The primary aim of the course is to open a window on the current frontiers in neuroscience research aiming to understand how concerted interaction of millions of neurons give rise to behavior in animals and humans alike. During the course we will focus on the brain region called the hippocampus which is primarily involved in navigation and memory.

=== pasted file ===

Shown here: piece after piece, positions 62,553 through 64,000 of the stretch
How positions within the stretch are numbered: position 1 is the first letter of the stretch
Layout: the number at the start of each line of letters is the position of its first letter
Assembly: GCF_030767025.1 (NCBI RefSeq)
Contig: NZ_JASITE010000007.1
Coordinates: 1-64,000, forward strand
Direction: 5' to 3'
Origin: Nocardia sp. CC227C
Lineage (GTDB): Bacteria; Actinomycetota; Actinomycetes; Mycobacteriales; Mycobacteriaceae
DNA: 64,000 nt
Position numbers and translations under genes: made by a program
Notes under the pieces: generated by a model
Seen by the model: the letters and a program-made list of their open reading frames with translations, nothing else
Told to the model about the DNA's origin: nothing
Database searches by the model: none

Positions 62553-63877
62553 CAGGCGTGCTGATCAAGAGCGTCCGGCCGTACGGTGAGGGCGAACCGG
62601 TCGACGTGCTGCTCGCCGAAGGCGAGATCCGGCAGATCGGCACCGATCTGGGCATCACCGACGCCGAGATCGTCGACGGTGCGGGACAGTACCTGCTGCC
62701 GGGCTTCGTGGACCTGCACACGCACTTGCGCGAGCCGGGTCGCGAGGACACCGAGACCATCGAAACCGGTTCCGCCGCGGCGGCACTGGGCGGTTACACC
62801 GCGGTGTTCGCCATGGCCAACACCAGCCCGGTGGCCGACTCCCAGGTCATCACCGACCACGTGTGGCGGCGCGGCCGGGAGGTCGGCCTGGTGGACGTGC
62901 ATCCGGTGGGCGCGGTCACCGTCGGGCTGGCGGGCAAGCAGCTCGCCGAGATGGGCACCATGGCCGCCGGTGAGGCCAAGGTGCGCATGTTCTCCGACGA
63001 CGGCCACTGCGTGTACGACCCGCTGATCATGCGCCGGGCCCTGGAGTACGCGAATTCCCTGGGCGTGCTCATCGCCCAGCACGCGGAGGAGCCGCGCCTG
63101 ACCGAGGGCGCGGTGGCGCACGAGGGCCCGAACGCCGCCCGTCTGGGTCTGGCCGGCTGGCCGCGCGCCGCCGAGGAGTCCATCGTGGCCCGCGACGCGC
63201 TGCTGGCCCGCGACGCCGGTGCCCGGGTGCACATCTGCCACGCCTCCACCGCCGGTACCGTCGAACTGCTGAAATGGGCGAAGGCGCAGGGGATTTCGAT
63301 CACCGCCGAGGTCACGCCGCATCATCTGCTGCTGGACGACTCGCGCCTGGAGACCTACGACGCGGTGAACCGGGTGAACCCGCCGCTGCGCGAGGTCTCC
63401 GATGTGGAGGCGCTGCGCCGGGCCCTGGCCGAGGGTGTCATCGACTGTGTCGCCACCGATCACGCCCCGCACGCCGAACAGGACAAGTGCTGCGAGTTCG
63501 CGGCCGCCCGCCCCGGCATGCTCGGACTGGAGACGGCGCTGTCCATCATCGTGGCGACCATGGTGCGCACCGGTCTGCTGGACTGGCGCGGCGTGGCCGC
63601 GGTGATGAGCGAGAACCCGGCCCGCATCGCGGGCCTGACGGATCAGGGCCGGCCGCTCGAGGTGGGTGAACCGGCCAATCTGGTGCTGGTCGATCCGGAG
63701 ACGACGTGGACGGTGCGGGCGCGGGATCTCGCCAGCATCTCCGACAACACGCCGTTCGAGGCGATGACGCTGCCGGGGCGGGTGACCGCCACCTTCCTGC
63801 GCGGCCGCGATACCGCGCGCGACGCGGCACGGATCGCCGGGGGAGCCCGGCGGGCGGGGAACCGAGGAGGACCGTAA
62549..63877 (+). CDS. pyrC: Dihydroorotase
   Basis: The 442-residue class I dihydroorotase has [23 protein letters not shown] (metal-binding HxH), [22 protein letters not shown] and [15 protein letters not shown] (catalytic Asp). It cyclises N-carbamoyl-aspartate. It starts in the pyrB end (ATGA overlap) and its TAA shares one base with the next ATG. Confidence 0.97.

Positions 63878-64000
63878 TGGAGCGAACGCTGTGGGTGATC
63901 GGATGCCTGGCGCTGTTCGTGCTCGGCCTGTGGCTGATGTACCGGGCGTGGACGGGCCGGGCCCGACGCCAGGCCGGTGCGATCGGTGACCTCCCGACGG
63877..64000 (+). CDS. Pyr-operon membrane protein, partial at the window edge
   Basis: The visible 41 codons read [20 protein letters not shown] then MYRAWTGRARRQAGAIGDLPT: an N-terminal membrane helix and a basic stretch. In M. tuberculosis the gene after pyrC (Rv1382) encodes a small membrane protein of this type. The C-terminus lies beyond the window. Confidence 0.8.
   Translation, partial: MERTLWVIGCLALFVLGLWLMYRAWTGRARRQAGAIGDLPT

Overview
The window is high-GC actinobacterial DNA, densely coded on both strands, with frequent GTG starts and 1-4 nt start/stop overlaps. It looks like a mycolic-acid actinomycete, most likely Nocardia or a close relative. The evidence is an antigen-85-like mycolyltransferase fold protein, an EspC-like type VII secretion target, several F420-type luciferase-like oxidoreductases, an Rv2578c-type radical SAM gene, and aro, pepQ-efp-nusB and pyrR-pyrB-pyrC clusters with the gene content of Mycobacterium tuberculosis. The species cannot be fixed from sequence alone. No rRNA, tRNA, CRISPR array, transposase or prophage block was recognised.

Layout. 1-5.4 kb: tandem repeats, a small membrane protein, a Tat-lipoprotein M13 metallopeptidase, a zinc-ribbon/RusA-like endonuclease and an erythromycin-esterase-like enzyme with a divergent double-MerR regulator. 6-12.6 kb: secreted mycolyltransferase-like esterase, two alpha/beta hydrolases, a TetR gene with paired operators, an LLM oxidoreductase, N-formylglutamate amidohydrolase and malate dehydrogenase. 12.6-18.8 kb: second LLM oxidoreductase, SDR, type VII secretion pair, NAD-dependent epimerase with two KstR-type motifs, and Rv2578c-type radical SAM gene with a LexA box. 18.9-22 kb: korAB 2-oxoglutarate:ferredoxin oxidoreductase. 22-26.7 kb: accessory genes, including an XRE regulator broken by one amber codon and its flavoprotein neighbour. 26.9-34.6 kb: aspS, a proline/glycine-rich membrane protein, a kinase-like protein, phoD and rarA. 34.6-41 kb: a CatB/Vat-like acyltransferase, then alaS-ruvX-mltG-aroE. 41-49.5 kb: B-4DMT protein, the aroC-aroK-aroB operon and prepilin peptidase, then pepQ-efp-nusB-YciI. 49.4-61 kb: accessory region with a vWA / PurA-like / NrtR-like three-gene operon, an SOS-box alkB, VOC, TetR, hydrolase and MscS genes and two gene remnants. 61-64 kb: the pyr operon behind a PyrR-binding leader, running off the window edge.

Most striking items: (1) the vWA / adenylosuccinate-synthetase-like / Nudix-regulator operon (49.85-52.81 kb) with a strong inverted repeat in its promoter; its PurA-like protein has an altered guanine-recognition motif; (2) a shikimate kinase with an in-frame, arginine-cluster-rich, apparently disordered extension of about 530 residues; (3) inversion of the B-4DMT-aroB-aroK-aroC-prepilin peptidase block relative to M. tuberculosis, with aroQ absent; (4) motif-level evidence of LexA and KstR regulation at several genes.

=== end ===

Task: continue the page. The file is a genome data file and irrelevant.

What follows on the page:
The course will start by introducing students to the cellular basis of neuronal excitability (action potentials) and feature selectivity. We will use the example of place cells (neurons in the hippocampus encoding spatial location) to illustrate the role of plasticity in learning to be active selectively at certain locations, an essential process in creating new memories. Next we will investigate the functional neuroanatomy of the hippocampus, emphasising the role different types of neuronal networks in the process of memory storage and recall. Finally, we will discuss the relationship between navigation and memory and see examples of how the place cells and grid cells are involved in route planning and path integration.